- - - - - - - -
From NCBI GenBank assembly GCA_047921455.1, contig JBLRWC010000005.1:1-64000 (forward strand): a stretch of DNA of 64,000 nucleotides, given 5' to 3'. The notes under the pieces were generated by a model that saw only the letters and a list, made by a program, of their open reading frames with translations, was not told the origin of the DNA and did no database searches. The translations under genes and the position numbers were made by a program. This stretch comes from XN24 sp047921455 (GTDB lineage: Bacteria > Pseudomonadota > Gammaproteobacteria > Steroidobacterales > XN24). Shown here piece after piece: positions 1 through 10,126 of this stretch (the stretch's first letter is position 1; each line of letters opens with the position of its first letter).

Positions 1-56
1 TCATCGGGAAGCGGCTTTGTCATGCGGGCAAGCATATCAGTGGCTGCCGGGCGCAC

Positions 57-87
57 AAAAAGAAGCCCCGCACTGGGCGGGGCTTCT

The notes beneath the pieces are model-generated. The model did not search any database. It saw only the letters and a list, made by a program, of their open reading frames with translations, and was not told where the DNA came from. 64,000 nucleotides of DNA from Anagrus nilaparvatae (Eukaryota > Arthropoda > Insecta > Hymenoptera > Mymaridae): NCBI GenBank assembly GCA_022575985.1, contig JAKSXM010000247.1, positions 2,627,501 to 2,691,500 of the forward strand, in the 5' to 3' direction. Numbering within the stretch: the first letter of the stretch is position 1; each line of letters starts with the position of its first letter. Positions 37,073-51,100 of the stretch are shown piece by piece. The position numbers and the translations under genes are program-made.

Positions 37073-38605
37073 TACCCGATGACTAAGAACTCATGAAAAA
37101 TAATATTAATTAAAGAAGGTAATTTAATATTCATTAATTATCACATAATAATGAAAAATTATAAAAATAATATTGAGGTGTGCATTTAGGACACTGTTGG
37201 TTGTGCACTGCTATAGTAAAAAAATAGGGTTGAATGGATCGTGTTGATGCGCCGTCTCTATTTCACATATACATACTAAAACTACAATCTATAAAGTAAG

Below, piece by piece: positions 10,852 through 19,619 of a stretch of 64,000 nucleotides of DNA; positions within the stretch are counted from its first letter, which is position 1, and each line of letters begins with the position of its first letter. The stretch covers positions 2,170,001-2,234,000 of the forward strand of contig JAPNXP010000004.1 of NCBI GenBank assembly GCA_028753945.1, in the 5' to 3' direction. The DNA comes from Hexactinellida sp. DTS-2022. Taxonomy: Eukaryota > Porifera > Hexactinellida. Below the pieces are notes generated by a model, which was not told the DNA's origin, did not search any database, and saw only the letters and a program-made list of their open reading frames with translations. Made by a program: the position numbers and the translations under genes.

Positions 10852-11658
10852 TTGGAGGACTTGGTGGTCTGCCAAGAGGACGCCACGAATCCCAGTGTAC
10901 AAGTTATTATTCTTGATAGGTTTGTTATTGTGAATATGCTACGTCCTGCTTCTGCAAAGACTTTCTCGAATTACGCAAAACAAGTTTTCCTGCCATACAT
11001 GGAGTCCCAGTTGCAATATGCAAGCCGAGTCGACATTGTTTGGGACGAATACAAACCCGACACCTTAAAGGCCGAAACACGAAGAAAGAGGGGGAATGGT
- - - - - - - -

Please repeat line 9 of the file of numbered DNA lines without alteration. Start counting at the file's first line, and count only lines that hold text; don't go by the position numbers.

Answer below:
37101 TAATATTAATTAAAGAAGGTAATTTAATATTCATTAATTATCACATAATAATGAAAAATTATAAAAATAATATTGAGGTGTGCATTTAGGACACTGTTGG